Artificial intelligence (AI) is a rapidly developing field and technology space that has the potential to affect and disrupt innovation and business.  It even has the potential to generate new innovations itself.  In this post, I want to explore the capacity of AI to create innovations and how the current intellectual property landscape might view such creations.

What is Intellectual Property?

Intellectual property (IP) refers to the output of creative effort, i.e. “intellect”.  It is also, in law, a category of “property”, that can be owned, bought, sold, licensed and mortgaged.  IP is property that legally protects, particularly in the field of commerce, the creations of intellect as well as commercial reputation and goodwill.

Creators are able to earn recognition and / or financial benefit from what they invent or originate.  The law seeks to maintain a balance between the interests of those creators and the wider public interest.  The goal is to support an environment where innovation and creativity are encouraged and can thrive.

IP is often referred to in the context of human intellect or creations of the human mind.  However, as AI advances, at what point do we consider the creative effort of this type of intelligence and how does it fit into the current IP framework?

What is Artificial Intelligence?

Artificial intelligence (AI) describes intelligence within machines.  It is based on the premise that human intelligence can be defined in such a way that it can be mimicked by a machine.  Such machines are programmed to “think” like a human; to process data, learn, rationalise and solve problems; and to respond in ways that a human might.

Various levels of AI are often considered.  At one end of the spectrum are the purely reactive systems which respond solely to current experiences or input, and don’t capture or store memories or experiences for future reference.  At the other end are the self-aware systems, which perceive their own internal states, and can make inferences and formulate ideas.  In between are a range of systems with greater or lesser abilities to store and process information, make decisions, perform actions, and interact with people.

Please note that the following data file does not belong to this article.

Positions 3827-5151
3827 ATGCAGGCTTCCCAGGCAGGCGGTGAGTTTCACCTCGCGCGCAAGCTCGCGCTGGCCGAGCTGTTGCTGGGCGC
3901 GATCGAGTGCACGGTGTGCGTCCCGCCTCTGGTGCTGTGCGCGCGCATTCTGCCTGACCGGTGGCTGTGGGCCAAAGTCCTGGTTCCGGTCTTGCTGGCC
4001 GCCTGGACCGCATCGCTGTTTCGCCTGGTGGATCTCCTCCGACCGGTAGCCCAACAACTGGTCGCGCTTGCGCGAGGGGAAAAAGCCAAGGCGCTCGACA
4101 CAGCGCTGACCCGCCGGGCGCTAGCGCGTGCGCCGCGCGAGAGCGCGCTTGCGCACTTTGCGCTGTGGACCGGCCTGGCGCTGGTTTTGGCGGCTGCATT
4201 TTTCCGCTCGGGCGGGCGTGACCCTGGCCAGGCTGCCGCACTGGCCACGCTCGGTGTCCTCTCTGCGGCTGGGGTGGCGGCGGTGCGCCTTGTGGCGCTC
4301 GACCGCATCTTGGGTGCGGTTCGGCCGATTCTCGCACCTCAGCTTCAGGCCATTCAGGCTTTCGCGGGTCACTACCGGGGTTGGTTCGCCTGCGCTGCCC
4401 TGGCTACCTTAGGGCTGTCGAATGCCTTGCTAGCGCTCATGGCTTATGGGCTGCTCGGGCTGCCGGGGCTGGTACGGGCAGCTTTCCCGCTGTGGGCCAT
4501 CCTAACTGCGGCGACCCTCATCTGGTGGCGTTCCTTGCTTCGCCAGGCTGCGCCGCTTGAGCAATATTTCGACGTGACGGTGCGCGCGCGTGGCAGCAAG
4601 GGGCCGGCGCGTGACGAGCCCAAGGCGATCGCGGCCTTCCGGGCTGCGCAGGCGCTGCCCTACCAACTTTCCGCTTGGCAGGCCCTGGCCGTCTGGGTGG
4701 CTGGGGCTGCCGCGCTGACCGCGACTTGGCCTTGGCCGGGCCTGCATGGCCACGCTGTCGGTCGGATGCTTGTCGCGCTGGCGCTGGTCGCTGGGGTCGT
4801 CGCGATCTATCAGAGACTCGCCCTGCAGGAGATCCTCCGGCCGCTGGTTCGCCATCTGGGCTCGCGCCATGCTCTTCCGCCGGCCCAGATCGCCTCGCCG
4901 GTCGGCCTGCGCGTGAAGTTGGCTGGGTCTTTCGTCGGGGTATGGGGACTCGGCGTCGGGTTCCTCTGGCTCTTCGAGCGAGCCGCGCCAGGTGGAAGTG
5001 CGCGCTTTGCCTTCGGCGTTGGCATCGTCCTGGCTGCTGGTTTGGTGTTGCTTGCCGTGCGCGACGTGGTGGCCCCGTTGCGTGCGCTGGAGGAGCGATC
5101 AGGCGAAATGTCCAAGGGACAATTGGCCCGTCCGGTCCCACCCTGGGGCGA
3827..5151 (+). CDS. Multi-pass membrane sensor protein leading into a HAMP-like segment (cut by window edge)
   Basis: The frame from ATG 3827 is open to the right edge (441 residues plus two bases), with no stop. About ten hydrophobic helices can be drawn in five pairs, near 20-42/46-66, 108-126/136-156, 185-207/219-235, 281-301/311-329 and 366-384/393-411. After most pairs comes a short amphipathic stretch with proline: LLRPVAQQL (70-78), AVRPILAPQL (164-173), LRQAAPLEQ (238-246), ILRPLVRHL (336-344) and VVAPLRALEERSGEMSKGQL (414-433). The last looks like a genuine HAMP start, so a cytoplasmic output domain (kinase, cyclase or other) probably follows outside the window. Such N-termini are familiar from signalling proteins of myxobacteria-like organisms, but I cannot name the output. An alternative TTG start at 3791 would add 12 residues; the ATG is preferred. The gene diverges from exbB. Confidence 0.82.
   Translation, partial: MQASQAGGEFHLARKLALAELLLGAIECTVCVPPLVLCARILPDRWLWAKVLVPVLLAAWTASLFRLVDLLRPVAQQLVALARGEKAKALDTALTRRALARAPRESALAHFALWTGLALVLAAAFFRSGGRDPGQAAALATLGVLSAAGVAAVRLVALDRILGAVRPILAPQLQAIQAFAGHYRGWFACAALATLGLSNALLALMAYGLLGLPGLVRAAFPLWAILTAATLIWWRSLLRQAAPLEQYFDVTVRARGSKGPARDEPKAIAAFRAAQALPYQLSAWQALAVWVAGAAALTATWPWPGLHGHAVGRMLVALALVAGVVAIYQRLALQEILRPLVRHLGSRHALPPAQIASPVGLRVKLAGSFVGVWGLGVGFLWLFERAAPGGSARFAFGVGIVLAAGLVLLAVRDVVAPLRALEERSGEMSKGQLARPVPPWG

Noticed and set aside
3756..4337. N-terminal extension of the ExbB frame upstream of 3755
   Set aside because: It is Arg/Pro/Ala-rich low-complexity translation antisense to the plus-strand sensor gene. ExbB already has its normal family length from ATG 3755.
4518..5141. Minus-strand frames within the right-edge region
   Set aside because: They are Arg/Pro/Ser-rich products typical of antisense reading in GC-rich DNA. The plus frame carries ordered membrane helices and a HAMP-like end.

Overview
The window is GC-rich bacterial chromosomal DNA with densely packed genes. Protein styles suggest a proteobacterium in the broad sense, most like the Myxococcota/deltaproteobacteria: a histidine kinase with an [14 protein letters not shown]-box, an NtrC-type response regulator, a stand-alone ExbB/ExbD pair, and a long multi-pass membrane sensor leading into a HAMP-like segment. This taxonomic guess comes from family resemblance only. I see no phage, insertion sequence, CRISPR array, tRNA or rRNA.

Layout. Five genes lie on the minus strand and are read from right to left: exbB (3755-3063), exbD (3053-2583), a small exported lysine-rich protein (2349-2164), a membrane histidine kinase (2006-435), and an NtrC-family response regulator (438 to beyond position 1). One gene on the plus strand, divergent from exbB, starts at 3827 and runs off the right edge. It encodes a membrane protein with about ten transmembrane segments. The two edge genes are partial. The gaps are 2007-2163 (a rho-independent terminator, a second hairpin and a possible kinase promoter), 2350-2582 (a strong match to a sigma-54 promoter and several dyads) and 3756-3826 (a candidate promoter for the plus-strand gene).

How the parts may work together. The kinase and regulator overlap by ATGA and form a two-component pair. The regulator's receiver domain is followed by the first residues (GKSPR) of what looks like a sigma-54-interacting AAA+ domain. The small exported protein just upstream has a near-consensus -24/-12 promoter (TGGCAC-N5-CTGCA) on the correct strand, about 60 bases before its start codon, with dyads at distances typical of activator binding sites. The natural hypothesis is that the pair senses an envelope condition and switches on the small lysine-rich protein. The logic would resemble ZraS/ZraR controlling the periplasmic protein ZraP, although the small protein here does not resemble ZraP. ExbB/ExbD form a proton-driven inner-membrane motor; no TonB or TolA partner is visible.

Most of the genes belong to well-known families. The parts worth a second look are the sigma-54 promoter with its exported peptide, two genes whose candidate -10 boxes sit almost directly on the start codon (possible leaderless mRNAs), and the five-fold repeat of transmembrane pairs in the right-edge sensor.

AI works by taking and combining vast amounts of data, iteratively processing the information at high speed, and progressively learning automatically from patterns and features it finds within the data.  It automates the learning process to manage quantities of data, as well as levels of analysis and accuracy, that a single human would find challenging, enabling it to get more out of the data.  However, it still requires a human to set up the system and ask the right question.

Applications of AI

As AI technology continues to grow and develop, it is finding applications in a wide range of everyday activities.  For example, in the healthcare space AI is being applied in the field of personalised medicine, as well as providing interactive personal healthcare assistants.  In retail its applications range from personalised shopping to stock management and designing the layout of retail space.  AI is used to optimise factory operations in manufacturing, and in sport it has a place in analysing images to help coaches improve the game played by their teams.

It’s important to remember that AI is not intended to replace people.  Rather its place is to augment our abilities and make us better, and we should work with it with that goal in mind.  AI adds a new layer of intelligence to existing systems.  For example, AI can improve upon existing analytical technologies, as well as bring analytics to industries and fields where such capability doesn’t exist or is underutilised.  It could improve our human abilities (e.g. vision, understanding and memory), and make us better at what we do.  Socially, it can break down barriers, such as economic and language barriers, leading to improved exchange and growth.

Potential for AI to Create IP

What is the potential for artificial intelligence to create intellectual property?  I want to consider two types of IP rights – patents and copyright.

Patents protect inventions – products and processes that are novel, inventive and capable of industrial application.  Could AI create an invention that satisfies these qualifications, and thus itself be considered an inventor?

Copyright protects works – an original literary, dramatic, musical or artistic piece; sound recording, film or broadcast; or typographical arrangement.  Could AI originate a work (fixed in a tangible medium) that qualifies as one of these subject matters, and thus itself be considered an author?

AI as the Inventor of a Patentable Invention